Photographs have the power to create massive change. People are more likely to connect to an image of something than reading a long boring scientific research paper. I’ve seen firsthand the power they can have and I want to cause change in the world for the better too. A photo can freeze a moment in time forever.
As a wildlife photographer, I try to showcase the beauty in anything wild. I’m hoping to get better at visual storytelling as the years go by. I want to help fix the problems the major problems on Earth.
There are great communities of young or female photographers on Instagram especially, and connecting with other photographers my age is inspiring. If you like taking pictures, connecting to other photographers your age online is beneficial and creates a community. There are camps and workshops you can attend that can help you grow as a photographer, too.
Whatever you like doing or are passionate about, don’t be afraid to do what you love and be creative, because often you can use that passion for good.
Patience pays off
Carolina Fraser won a 2016 Audubon Photography Award in the youth category for a photo she captured of two Frigate birds in the Galapagos Islands off the coast of South America. For that photo, she was in the right place at the right time.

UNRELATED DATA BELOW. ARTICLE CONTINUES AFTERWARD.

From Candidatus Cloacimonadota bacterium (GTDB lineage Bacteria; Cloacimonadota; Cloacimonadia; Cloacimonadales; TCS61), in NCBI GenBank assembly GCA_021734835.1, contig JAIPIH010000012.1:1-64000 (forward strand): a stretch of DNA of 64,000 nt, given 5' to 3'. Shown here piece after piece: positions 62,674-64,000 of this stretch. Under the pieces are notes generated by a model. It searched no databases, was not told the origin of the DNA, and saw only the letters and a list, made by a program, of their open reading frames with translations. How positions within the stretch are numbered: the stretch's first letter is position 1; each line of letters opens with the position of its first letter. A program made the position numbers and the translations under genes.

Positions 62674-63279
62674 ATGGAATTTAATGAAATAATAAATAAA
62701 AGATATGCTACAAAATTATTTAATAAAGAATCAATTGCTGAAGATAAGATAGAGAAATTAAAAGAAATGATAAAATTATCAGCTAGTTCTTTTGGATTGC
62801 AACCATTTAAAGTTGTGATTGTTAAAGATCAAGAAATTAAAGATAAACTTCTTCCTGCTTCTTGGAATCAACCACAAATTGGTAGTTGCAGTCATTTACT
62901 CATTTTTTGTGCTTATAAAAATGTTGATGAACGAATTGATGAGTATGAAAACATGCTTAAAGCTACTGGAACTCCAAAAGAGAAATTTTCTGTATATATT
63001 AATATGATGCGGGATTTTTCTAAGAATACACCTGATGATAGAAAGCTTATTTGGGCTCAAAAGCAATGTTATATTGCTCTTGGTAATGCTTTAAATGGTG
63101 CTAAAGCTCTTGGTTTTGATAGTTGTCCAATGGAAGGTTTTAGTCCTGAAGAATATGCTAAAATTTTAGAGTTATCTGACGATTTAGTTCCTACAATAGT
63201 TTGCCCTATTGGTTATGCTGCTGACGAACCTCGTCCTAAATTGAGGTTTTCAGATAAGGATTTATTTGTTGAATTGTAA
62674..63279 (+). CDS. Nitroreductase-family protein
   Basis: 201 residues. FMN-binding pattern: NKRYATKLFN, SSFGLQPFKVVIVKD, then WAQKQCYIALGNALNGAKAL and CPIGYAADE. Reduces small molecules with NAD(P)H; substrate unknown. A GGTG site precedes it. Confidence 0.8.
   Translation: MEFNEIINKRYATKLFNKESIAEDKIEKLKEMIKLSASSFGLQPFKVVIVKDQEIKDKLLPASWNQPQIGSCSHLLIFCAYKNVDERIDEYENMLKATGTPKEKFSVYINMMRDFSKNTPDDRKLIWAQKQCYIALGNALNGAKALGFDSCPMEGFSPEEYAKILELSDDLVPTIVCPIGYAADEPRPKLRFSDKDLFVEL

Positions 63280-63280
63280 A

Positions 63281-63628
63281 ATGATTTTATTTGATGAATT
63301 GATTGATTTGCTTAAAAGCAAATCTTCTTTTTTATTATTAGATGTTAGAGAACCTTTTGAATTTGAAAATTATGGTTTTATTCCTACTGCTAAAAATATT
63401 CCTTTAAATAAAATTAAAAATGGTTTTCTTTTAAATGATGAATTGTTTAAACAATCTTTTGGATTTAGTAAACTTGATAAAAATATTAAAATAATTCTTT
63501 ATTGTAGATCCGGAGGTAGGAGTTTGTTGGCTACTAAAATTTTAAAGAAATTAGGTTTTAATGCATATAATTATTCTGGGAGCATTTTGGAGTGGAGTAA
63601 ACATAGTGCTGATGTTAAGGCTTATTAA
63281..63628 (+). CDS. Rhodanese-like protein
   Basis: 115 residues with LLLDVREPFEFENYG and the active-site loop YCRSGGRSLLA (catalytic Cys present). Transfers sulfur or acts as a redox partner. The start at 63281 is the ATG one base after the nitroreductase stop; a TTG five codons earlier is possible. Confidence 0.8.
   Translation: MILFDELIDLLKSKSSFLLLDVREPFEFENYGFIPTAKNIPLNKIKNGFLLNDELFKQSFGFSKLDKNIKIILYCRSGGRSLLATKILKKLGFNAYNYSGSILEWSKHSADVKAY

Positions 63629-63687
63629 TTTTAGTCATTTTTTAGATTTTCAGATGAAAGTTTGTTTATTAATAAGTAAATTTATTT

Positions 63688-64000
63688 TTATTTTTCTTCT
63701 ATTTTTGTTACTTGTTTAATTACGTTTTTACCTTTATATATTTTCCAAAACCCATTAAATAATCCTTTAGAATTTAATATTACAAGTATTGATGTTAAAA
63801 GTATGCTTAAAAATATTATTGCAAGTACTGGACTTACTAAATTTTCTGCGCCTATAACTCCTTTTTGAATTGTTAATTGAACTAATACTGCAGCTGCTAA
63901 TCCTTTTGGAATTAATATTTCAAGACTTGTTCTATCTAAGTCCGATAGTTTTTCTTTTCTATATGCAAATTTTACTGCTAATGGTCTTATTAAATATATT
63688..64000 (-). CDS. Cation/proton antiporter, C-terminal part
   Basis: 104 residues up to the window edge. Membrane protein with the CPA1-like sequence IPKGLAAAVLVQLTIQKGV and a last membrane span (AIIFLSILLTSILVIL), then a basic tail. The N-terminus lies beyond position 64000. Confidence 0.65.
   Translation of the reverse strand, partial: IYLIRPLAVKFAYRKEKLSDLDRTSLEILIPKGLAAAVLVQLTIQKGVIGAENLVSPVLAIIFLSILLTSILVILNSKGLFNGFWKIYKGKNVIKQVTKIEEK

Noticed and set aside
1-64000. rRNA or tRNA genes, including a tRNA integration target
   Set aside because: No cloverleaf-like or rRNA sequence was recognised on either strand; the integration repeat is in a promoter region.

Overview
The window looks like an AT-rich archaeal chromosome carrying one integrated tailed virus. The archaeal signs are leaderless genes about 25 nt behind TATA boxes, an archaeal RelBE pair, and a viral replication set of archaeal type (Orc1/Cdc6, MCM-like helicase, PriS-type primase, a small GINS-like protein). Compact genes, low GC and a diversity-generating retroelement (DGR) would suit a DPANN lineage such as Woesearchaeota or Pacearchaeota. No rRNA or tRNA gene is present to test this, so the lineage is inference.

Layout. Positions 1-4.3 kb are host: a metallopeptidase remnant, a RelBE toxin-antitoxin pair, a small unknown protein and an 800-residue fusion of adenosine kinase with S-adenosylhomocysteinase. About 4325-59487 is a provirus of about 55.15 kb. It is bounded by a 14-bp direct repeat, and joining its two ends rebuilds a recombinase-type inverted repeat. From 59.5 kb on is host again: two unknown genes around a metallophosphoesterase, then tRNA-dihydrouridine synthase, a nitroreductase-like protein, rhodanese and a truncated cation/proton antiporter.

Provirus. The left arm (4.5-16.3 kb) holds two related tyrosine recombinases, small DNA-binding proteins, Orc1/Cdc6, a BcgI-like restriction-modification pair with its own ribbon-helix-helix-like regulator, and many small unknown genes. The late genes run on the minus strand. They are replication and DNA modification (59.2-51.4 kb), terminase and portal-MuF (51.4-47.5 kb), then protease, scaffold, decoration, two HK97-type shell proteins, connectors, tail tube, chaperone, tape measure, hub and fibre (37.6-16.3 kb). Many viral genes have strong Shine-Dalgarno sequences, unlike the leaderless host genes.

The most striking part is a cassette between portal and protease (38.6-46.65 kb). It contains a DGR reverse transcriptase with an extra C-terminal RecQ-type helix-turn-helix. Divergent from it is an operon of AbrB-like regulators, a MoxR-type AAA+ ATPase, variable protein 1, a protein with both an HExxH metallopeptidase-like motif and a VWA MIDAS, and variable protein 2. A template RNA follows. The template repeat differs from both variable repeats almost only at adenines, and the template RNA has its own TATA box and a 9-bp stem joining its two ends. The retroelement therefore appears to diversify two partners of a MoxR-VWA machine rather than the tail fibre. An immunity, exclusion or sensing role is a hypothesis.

Now, Fraser is being recognized for another photo she captured—and this time she was in the right place for a long time. The Audubon Society has once again recognized Fraser, this time for a photo she snapped of a loon chick snuggled underneath the wings of its mother (above). The photo was taken in June 2018 during an “Ultimate Loon” photography workshop in British Columbia.
Loon chicks are born with their eyes open and covered in down. They ditch their nest for the water within a couple of days, but depend on their parents for the first few months of their life. Chicks often climb onto their parents’ backs or tuck under their wings for warmth and protection. To Fraser, this sounded like an opportunity for a unique shot, but it was almost impossible to tell when a chick was underneath its mother.
“The first few times I'd seen the loon inside the parent’s wing, I had an idea I wanted to get a unique up-close photo of the chick enclosed,” she says. The shot required a keen eye and great patience—but it looks like Fraser was successful. Congratulations, Carolina, it's an awesome shot!
She's still only a junior in high school, but Carolina Fraser has already garnered an impressive number of awards for her photography
- Audubon Photography Awards (2016, Youth Category, Great Frigatebirds)
- Young Bird Photographer of the Year Shortlist (2017)
- Youth Outdoor Photographer of the Year Book Featured Photographer (2017)
- NANPA High School Scholarships Recipient (2016)
- National Geographic Student Photo Contest Finalist (2016)
- Wildlife Photographer of the Year Semi-Finalist (3 images, 2016)
- Widener University High School Leadership Award (2018), recognizing students who stand up for what is right, address a wrong and make a difference in their communities. Carolina was recognized for utilizing her talents as a wildlife photographer to help educate the public on wildlife conservation and stop trophy hunting.